Scientists Are Watching China’s Glaciers Disappear
Xinjiang, a land of mountains, forests and deserts, is four times the size of California and is home to 20,000 glaciers — nearly half of all the glaciers in China. Since the 1950s, all of Xinjiang’s glaciers have retreated by between 21 percent to 27 percent.
Scientists are the only people allowed here. The government has banned tourism on the glacier and shut down factories in the town below, laying off 7,000 workers to try to lessen the impact of pollution. But local sources of pollution account for just 30 percent of the damage to glaciers, says Li. The other 70 percent is caused by global carbon emissions that have warmed the entire planet.
At the rate global temperatures are rising, some 55 percent of all the glaciers in Xinjiang — nearly 11,000 — will be gone within 50 years.
The Tianshan No. 1 glacier below is melting fast, receding by at least 30 feet each year. Scientists warn that the glacier — the source of the Urumqi River, which more than 4 million people depend on — may soon disappear.
Antarctica – Pine Island Glacier Calves
A colossal iceberg four and a half times the size of Manhattan has broken off the Pine Island Glacier in West Antarctica, marking the second time the glacier has calved a giant iceberg in just two years, according to news reports. The satellite image shows that the glacier has lost an enormous chunk of ice.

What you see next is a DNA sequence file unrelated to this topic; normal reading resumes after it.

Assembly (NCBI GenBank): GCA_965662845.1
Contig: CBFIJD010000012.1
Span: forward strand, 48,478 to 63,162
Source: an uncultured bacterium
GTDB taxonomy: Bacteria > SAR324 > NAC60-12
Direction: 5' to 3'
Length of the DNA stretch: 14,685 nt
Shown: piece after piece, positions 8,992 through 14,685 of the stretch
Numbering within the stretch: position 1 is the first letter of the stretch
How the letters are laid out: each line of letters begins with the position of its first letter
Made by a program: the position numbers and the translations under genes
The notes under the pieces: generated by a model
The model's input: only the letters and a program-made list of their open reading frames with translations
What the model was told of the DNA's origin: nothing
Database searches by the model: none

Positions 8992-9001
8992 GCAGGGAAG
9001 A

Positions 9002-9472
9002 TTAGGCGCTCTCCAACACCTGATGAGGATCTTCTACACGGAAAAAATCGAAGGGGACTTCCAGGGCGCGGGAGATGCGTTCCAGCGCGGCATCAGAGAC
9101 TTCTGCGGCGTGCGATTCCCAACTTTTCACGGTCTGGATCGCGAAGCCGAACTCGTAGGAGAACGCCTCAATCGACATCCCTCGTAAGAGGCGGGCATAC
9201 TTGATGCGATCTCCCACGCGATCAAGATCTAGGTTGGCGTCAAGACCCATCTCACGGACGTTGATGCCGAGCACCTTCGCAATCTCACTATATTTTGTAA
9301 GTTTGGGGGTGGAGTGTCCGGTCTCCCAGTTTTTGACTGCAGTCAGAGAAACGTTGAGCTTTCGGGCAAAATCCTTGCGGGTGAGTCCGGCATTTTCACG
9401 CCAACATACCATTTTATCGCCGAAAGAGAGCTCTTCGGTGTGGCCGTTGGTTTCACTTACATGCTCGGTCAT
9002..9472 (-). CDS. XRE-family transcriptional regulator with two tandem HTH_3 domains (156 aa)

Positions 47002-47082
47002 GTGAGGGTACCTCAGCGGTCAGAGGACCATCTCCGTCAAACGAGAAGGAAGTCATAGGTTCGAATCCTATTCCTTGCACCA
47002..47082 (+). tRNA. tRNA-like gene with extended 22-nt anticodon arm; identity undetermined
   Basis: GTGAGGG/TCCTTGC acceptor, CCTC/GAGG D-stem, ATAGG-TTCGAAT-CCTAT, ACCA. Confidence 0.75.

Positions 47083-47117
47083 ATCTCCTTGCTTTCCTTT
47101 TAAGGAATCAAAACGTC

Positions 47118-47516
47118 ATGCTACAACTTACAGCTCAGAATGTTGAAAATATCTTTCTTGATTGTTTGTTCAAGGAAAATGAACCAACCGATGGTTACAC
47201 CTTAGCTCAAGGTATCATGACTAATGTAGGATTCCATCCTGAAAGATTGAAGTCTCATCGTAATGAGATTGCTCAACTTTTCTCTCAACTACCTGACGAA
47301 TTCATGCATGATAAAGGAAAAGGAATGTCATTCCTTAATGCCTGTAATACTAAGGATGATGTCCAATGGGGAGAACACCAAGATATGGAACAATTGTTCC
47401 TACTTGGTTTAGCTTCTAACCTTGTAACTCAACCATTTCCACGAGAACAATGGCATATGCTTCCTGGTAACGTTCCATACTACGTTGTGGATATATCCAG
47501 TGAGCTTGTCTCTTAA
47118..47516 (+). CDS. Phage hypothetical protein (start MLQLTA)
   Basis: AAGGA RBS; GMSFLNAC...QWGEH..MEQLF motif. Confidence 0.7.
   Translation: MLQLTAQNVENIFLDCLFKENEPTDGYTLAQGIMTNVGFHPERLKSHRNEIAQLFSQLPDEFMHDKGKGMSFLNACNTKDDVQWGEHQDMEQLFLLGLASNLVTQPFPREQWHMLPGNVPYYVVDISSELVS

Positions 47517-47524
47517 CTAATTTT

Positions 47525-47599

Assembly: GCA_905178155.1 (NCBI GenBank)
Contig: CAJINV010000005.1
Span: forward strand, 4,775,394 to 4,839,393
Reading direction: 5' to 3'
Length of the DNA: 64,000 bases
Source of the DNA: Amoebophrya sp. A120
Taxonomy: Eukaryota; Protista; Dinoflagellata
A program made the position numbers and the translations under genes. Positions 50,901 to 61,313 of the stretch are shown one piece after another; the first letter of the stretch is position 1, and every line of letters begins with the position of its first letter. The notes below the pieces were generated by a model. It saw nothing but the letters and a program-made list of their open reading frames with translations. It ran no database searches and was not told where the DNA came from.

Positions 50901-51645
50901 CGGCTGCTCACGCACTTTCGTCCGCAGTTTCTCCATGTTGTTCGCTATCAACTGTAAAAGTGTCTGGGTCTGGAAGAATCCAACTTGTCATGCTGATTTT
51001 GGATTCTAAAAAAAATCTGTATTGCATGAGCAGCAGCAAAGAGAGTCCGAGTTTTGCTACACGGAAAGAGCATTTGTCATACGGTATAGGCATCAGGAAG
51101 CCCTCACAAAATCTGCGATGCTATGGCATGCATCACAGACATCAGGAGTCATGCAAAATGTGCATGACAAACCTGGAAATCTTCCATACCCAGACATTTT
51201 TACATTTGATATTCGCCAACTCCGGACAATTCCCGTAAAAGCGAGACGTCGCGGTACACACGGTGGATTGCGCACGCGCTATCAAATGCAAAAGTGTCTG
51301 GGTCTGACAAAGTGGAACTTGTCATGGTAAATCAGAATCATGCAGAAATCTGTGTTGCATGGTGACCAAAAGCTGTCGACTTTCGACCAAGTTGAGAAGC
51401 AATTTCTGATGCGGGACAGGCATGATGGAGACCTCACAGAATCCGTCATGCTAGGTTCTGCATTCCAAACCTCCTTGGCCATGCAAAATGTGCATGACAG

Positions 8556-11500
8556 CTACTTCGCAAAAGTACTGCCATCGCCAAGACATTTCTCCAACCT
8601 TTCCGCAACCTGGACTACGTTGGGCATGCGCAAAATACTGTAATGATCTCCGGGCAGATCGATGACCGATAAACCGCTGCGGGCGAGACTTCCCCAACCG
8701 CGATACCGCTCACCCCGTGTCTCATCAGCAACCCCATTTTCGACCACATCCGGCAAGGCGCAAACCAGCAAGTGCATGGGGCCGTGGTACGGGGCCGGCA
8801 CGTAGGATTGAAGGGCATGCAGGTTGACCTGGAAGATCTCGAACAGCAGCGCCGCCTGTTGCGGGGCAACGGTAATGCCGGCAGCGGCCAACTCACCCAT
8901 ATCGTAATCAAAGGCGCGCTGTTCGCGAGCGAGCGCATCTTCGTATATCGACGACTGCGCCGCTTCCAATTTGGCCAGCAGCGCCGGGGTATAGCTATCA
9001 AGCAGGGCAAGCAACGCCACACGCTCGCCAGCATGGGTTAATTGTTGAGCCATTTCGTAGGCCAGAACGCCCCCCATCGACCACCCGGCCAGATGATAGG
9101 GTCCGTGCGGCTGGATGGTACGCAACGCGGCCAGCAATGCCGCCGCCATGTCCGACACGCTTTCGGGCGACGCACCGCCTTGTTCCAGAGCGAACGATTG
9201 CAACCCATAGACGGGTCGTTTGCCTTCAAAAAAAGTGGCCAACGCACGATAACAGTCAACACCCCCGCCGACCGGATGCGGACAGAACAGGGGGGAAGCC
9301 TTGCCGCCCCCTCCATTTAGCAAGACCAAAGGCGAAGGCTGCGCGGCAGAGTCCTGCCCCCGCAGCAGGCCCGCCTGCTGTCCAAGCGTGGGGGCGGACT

Of all the glaciers in West Antarctica, the Pine Island Glacier is the largest contributor of ice to the ocean. Each year, it loses 45 billion tons (408 billion metric tons) of ice, causing sea levels to increase 0.03 inches (1 millimeter) every eight years, according to The Washington Post. If the entire glacier melted, sea levels could rise 1.7 feet (0.5 m), The Washington Post reported.
Glacier National Park Is Losing Its Glaciers
Glacier National Park is losing its namesake glaciers and new research shows just how quickly: Over the past 50 years, 39 of the parks glaciers have shrunk dramatically, some by as much as 85 percent.
Of the 150 glaciers that existed it the park in the late 19th century, only 26 remain.